Post Reply Log Horizon 2
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Posted 11/25/14
by Eclipsed_Oblivion

Ever since the exploding popularity of 2012's Sword Art Online, game anime have been on the rise, but mostly overshadowed by the series that ignited the phenomenon. Despite this, last year's Log Horizon took a completely different approach to the genre and was successful enough to earn a second season, Log Horizon 2. Log Horizon 2 not only logically extends the concepts established in its first season to develop new ideas atop a solid foundation, but its unusual focus on maintaining social cohesion makes for a slice-of-life series with enough intensity to create a well-balanced anime.

Similar to other game anime, Log Horizon 2's premise lies within players being trapped inside an MMORPG. Rather than survival, however, it focuses on the issues that plague the in-game city of Akihabara, forcing the members of the Log Horizon guild to split up in order to resolve these issues and maintain peace. While Log Horizon 2's switch in animation studios has resulted in a slightly different art style than previously, its core staff remains unchanged, resulting in a consistent story.

As a sequel, Log Horizon 2 does a fantastic job of developing its established elements to create not just an entertaining second season, but a logical one. Instead of accepting the peaceful city of Akihabara as an unchanging fact, the series considers several issues, including how to obtain the funds needed to sustain the city, as well as how to stop the crime occurring within it. This creates a greater sense of reality, as these are real-life issues that must be faced to maintain any nation-state. By avoiding idealism, it is also easy for us to invest in the characters' adventures, as they truly threaten the city's collapse. As well, these adventures force the Log Horizon members to separate so they can attack their challenges simultaneously, which compels them to work with others in ways they've never had to before. That the characters show new sides of themselves rather than regress or become stagnate is a highlight, especially as many characters that didn't previously interact now have relationships significant to the plot.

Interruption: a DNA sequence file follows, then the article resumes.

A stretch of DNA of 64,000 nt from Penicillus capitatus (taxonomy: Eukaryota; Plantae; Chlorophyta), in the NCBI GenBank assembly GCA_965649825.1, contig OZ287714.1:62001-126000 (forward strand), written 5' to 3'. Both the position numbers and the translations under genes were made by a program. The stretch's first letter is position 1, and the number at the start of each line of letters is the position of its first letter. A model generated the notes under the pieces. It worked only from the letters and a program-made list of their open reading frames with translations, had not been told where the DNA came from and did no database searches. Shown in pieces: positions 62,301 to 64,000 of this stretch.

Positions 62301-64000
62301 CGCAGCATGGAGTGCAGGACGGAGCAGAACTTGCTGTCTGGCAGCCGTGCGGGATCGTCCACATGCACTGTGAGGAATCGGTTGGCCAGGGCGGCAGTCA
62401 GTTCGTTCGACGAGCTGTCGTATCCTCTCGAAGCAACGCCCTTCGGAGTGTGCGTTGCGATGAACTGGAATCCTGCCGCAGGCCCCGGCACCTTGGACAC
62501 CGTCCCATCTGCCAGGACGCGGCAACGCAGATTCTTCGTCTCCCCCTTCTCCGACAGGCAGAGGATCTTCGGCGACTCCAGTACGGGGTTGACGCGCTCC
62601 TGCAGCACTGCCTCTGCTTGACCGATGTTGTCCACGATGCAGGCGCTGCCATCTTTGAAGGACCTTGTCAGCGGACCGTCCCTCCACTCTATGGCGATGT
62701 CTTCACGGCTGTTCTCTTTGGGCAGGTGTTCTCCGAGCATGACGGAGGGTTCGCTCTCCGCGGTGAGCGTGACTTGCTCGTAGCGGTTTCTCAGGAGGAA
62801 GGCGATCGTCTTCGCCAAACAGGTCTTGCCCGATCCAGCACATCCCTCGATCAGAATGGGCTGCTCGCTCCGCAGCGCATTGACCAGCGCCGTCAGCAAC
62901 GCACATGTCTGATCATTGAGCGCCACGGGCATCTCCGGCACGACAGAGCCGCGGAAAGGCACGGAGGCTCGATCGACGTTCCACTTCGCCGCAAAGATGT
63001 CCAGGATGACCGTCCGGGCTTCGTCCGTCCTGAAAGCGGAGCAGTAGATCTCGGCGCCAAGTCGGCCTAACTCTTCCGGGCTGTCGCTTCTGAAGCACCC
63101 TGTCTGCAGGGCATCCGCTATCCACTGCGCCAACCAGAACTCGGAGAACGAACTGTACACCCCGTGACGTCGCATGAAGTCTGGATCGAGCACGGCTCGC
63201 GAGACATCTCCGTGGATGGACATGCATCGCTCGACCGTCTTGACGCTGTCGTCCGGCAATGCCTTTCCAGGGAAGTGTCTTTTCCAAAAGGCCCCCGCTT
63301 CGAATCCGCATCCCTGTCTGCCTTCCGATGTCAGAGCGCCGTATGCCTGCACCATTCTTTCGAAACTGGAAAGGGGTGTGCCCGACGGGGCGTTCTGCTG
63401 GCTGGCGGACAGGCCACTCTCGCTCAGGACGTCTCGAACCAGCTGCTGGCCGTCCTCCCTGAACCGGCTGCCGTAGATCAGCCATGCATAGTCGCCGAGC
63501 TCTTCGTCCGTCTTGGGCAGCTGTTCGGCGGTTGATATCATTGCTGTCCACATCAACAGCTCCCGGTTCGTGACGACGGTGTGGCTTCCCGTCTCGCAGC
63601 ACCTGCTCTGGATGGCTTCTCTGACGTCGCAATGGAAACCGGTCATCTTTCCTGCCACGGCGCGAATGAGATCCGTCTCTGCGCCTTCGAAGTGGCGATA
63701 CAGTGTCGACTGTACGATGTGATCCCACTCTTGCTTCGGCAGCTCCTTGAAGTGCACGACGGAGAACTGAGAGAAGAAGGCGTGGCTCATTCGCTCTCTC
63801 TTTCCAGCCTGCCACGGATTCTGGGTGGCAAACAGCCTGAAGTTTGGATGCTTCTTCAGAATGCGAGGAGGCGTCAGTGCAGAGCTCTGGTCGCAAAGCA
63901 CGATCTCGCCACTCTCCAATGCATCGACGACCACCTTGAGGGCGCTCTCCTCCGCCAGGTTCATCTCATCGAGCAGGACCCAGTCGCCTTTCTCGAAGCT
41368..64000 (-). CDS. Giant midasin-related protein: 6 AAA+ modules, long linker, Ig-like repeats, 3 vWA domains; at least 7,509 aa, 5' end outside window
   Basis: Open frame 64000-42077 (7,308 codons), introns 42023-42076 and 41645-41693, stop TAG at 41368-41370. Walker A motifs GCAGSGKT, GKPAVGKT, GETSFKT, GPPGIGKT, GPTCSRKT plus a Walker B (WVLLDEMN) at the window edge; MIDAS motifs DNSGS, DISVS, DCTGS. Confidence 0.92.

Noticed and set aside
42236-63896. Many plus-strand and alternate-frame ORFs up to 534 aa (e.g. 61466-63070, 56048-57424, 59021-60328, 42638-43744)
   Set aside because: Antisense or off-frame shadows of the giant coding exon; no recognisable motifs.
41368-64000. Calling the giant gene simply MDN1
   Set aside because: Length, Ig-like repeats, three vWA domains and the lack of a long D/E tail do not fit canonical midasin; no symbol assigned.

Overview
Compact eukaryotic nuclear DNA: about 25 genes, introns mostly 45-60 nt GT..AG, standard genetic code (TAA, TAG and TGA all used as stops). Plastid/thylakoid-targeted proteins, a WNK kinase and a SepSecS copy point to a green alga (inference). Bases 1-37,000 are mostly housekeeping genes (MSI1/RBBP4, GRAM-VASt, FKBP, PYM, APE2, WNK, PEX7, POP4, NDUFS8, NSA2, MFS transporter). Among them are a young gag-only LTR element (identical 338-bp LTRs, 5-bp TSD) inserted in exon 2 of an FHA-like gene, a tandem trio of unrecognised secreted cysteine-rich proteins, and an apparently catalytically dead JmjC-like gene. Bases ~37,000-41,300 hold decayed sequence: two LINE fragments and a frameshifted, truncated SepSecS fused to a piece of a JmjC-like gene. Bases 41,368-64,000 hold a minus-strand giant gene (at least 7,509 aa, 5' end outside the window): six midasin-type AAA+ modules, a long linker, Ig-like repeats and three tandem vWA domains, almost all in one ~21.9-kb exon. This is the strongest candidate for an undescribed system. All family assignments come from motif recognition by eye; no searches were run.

Significant to the plot and atypical for the game genre is also how, rather than survival, Log Horizon 2 focuses on maintaining a civil society and cohesion amongst the people. It's very politically oriented, focusing on strategies that must be implemented to best solve political issues, and there are plenty of fighting scenes to prevent monotony. Also atypical for the genre is the discrimination between the players and non-playable characters, who are prime characters instead of being delegated to the background. While discrimination was heavily explored in Log Horizon on a political level, this time it occurs between the everyday people and can be violent. While this may seem inconsequential since players cannot permanently die — they revive soon after — there are still consequences for dying, and they are further explored this season.

These moments of death contribute to some of the intense moments that mesh with Log Horizon 2's otherwise slice-of-life style, making for a well-balanced series. The series focuses much on everyday life and the seasonal festivities of a seemingly peaceful Akihabara, but such light-heartedness doesn't last; Log Horizon 2 also explores the nightly player killings that plague the city. As well, raids have become more important than ever, but this time they are a struggle for semi-survival — players may revive at the start of the dungeon, but the battles are still fierce, and supplies dwindle. These intense battles are intertwined with the emotional journeys of the characters, ranging from positive feelings of friendship and determination to more negative ones like self-doubt and fear. Such everyday elements inter-connected with moments of intensity give Log Horizon 2 a great balance of light and darkness.

Unlike its darkness, the lightness of Log Horizon 2 also seeps into its quality as a series; its logical development from the first season makes for a solid sequel while still being entertaining, and its atypical approach to the game genre allows the series to combine slice-of-life elements with enough spirit to create a well-balanced atmosphere. While watching the first season will greatly aid in understanding the plot, there has never been a better time than now to start adventuring with the members of Log Horizon.
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